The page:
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I'm trying to build a speedometer for my car, using the output from the cars speed sensor. The speed sensor outputs a sine wave. here it is on an oscilloscope: asdf

as I understand it, in order for the arduino to be happy, this signal needs to be between 0 and 5v.

It seems that the peak to peak of this wave is about 8v-ish, which means if I somehow "chop" the negative voltage off of this signal, I should be left with something like 0-4v which is what I need.

How do I go about reading this signal by the arduino? I'd like to keep the circuitry simple due to the harsh(ish) environment that it'll be sitting in.

I've seen some people suggest simply a diode and a resistor, and others suggest op amps, schmitt triggers, and other concepts I'm not strong on.

Any help is very welcome!

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    \$\begingroup\$ +1 for providing the picture, which is very informative of the shape of your signal. \$\endgroup\$
    – Edgar Bonet
    Commented Jan 12, 2018 at 8:44
  • \$\begingroup\$ What Arduino model are you using? Could you please tag your question with the relevant Arduino type? \$\endgroup\$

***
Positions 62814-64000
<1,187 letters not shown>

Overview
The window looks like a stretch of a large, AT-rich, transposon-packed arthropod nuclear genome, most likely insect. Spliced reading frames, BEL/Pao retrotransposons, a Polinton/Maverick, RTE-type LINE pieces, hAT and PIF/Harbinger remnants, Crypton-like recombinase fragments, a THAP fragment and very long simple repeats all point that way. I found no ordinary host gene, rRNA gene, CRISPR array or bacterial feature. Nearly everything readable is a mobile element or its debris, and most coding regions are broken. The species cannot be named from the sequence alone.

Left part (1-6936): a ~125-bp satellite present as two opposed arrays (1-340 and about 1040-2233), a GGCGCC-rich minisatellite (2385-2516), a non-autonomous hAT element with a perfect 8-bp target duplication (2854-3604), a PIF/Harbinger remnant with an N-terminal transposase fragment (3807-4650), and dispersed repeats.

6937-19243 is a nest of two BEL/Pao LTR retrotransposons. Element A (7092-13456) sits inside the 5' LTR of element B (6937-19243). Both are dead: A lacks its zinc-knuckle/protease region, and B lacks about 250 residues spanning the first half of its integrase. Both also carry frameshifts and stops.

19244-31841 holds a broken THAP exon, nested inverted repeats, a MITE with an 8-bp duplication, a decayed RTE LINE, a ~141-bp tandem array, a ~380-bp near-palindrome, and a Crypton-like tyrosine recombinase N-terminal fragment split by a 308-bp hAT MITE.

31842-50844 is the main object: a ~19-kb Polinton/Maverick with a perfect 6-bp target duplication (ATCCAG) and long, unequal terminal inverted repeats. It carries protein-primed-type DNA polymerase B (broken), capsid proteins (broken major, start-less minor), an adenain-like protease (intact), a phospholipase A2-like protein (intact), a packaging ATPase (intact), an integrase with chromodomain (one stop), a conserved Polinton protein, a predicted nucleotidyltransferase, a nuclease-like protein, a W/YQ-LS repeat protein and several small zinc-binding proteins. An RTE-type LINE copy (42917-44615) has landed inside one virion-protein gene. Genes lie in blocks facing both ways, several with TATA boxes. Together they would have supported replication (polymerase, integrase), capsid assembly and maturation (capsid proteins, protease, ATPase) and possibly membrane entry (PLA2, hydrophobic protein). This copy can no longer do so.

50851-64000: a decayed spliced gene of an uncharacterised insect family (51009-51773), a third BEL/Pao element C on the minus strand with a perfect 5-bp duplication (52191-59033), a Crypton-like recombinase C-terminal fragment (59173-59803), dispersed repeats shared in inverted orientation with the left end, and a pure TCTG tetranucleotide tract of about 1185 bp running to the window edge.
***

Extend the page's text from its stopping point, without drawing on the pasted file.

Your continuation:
– Edgar Bonet
    Commented Jan 12, 2018 at 9:52
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    \$\begingroup\$ @EdgarBonet The Arduino really is incidental in this question. It's about conditioning a sinewave for reading by a digital input of an MCU. I'm going to migrate it to EE where it'd be more at home. \$\endgroup\$
    – Majenko
    Commented Jan 12, 2018 at 10:38
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    \$\begingroup\$ Have you measured/scoped the signal at all engine speeds? Some sensors vary amplitude as well as frequency with changing speed - usually the higher the speed the higher the amplitude of the sine wave. This sensor characteristic can have a significant effect on many common "squaring" circuits. I also see from the photo that this signal has a significant amount of "noise" as witnessed by the numerous overlapping sinusoidal traces in the photo. You will need to quantize this to formualte a squaring circuit which will faithfully translate the frequency of the sine wave to a square wave. \$\endgroup\$
    – FiddyOhm
    Commented Jan 12, 2018 at 16:49

5 Answers 5